In July, Digitech President Pierre Adjoury participated in the gruelling Whistler Ironman Triathlon. In this article, Pierre looks back on the intense physical and mental challenges of preparing for this rigorous event – and how it wasn’t all that different from preparing to run a business.
Most of getting ready for the Whistler Ironman Triathlon was like venturing two steps forward, only to fall one step back. Every day I pushed myself with more training – and every day I found something else I had to work on, whether muscle flexibility or pace or intensity. My goal stayed the same: completing the Triathlon. But I kept having to adjust my journey.
Of the 42 annual Ironman events worldwide, Whistler is ranked as one of the top 10 most difficult. I was going to be one of 1,400 competitors in this year’s triathlon; one of 78 in my age group.
Over the year-and-a-half I spent training for Ironman, it gradually occurred to me that my preparations were similar to those for operating a business. I went into the endeavour confident. I’d been in competition before; I knew what getting ready for it involved. And yet… I had some surprises along the way. It wasn’t as straightforward as I thought.
It took me two years to reach the point where I could compete again. It took commitment. It took facing down obstacles that might otherwise have been discouraging – just as I’d faced down obstacles when getting ready to run Digitech. In training for athletics and for business ownership, it’s always going to be easier to give up, to settle for something less challenging. But easy isn’t your goal.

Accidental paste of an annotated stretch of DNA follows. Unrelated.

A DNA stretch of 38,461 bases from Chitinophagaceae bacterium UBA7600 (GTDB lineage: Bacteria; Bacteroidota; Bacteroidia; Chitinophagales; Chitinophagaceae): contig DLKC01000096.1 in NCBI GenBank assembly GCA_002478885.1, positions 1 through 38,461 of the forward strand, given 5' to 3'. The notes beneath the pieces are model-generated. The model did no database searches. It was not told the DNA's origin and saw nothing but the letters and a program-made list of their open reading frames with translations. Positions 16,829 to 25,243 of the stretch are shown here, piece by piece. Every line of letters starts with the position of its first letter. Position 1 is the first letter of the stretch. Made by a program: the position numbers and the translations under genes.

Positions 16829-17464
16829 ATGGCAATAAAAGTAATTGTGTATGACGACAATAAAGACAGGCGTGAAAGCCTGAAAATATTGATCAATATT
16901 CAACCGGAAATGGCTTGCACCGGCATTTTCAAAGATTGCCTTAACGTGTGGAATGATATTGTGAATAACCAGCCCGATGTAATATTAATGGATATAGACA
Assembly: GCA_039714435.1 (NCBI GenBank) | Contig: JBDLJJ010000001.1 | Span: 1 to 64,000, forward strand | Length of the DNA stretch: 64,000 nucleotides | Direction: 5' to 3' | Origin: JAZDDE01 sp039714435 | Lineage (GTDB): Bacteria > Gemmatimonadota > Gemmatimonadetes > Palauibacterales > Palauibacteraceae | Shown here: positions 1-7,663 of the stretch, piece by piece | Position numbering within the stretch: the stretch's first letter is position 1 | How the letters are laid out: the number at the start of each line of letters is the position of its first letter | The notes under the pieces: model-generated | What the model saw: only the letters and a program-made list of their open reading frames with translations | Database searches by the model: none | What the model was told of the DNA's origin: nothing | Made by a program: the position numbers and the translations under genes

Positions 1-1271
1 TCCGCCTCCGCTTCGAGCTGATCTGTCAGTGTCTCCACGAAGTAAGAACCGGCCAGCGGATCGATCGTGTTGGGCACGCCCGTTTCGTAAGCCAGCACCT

Preparing for Ironman also took openness to recommendations and ideas. I didn’t go it on my own. I had the advice and guidance of swim, bike and running coaches – just as, in prepping to run Digitech, I drew on the advice and guidance of mentors.
For Ironman, I drew on other, even more important support: you! The encouragement of so many Digitech clients,family and friends gave me extra motivation to succeed.
Many of you have asked how I ended up doing at the 2017 Whistler Ironman. I’m proud to tell you that I came in 23rd, at 13 hours, 18 minutes, 30 seconds. I earned a Bronze-level place, with a worldwide Ironman ranking of 272 out of approximately 4,300 to date.
At Whistler, seven registrants were no-shows due to injury or other reasons; eight couldn’t finish the race. Again, it’s like in business. Sometimes, due to circumstances, you get setbacks. It’s just the way things go.
In sport and in business, meeting one challenge strengthens you for a new one. I’ve already started training for Whistler Ironman 2018. I’ll be sharing that journey with you, too – the steps back as well as the steps forward.
In the meantime, I invite you to check out my photos from this year’s competition!
And again, thanks so much for your interest and support. With this, as with Digitech, I couldn’t do it without you.